Tuesday, December 29, 2009

Neglect and Consequences

Today was the scariest chicken day ever. I let the chicks out this morning when I fed them--kind of on purpose and kind of because three of them got out when I went in the pen anyway. I decided that they could stay outside on their own for a bit, and I went in to take a shower. As I was showering, I heard a sound like something had fallen. I few minutes later I heard it again. I figured that I had not latched the back door properly and the wind was blowing it against the house. After I'd gotten dressed, I went to see what was up. Everything looked fine. Nothing had fallen inside and the door was latched, but Honey was on the back porch. The chicks never get that close to the house. I picked her up and walked back to the coop. I didn't see any of the other chickens. None. Not a one.

Usually they're in a group, rooting around in the garden or in the roses. No chickens anywhere. I looked and looked. Nothing. Ten minutes later, after I've looked over the fence into all my neighbors' yards, I find Birdie and Bee hidden in some undergrowth behind the dirt pile. I put them in the pen, but cannot imagine where the little ones are. I look in the all the places I've already looked. I go back towards the house where I think I hear something. I looked in the cast iron plants by the porch. Nothing. Finally, I go up on the porch and look behind some plywood leaning against the house: two chickens--Myrtle and Ethel are hiding there. At this point, I'm convinced that Rosemary has been carried away by a hawk. I don't see any feathers, but I've looked everywhere and haven't seen her, and the chickens are so deeply hidden that something must have really scared them.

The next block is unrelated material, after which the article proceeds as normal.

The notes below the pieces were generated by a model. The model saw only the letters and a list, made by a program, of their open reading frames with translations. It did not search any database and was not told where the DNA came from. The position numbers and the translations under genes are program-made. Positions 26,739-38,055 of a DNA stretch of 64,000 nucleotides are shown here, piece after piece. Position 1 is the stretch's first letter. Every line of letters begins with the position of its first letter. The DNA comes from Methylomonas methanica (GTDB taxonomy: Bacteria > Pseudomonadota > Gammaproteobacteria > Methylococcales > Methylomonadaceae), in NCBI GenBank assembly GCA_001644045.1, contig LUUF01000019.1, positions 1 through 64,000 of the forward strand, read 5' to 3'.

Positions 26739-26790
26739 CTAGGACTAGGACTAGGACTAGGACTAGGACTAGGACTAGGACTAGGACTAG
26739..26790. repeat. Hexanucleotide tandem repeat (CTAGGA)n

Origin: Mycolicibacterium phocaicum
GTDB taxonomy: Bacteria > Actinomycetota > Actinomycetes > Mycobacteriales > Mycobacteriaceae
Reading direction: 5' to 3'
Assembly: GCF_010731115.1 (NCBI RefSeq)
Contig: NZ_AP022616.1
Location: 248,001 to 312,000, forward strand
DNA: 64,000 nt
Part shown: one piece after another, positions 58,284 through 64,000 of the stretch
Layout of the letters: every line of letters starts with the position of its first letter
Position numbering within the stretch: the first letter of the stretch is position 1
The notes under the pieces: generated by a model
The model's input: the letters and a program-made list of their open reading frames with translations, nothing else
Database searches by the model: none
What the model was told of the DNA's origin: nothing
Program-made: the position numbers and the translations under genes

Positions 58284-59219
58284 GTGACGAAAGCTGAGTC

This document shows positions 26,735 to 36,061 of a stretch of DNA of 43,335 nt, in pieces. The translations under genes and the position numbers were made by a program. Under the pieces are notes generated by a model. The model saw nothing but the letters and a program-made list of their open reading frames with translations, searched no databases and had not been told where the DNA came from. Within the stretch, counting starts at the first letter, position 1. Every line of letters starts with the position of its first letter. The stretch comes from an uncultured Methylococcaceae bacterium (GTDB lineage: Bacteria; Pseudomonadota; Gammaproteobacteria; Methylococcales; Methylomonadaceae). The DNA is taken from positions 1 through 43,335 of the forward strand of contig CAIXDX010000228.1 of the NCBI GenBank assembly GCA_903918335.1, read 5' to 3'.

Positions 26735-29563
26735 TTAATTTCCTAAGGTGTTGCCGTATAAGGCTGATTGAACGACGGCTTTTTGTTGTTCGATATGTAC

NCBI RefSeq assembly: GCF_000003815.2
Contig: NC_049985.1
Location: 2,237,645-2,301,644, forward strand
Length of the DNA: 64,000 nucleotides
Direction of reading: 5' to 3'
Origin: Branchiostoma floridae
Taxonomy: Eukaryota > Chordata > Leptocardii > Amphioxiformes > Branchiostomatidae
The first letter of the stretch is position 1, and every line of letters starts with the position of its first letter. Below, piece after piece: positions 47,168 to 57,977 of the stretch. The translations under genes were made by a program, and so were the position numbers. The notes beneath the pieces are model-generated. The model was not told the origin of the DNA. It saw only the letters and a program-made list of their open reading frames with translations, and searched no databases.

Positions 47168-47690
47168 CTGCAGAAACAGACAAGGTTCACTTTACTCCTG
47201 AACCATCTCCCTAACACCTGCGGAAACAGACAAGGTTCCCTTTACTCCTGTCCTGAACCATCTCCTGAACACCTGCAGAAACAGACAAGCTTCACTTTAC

I pick up Mrytle and take her to the coop. Silly Ethel runs towards the coop, but doesn't go inside or want me to pick her up. As I start to chase Ethel, Rosemary appears! Where she was, I haven't a clue. I spent the next twenty minutes chasing chickens round and round the coop before finally getting them all in. I can't tell you how scared I was or how awful a chicken mom I felt. I've gotten too lax in letting them out. I have decided to take the Mr. Bennet approach to chicken parenting now and will tell the chicks: "You are never to stir out of doors till you can prove that you have spent ten minutes of every day in a rational manner.'' I wonder how long my resolve will last.

Sunday, December 27, 2009

Marching In

With the short days, it's dark by the time I get home from work, and since the chicks go to bed as the sun starts to set, they are already in their sleeping spots in the coop when I check for eggs each night. This means that I don't get to spend much time with the chicks and they don't get to go out into the yard much. Today, I let them out while I read and dozed in my new hammock. There are so many cute things about the chicks, but the top three things they do are (1) when they hop down from something; (2) when one realizes she has strayed from the flock and then runs to be with the others; and (3) when they decide it's time to go to bed and they file into the coop on their own. Today, I once again watched them go into the coop one by one, well, all except Birdie, whom I had to round up myself, and as many times as I've seen them do this, I never tire watching them march in.

Wednesday, November 25, 2009

Chicks in the Sun

Today was such a beautiful day, and since I was out in it most of the day, the chickens were as well. They love being outside, scratching around. They are mostly good, and the cats don't bother them, which is a bit surprising actually. I've seen Gus the cat stalk and kill at least two squirrrels. I'm not sure why they aren't interested in the chickens, but obviously I'm glad they're not.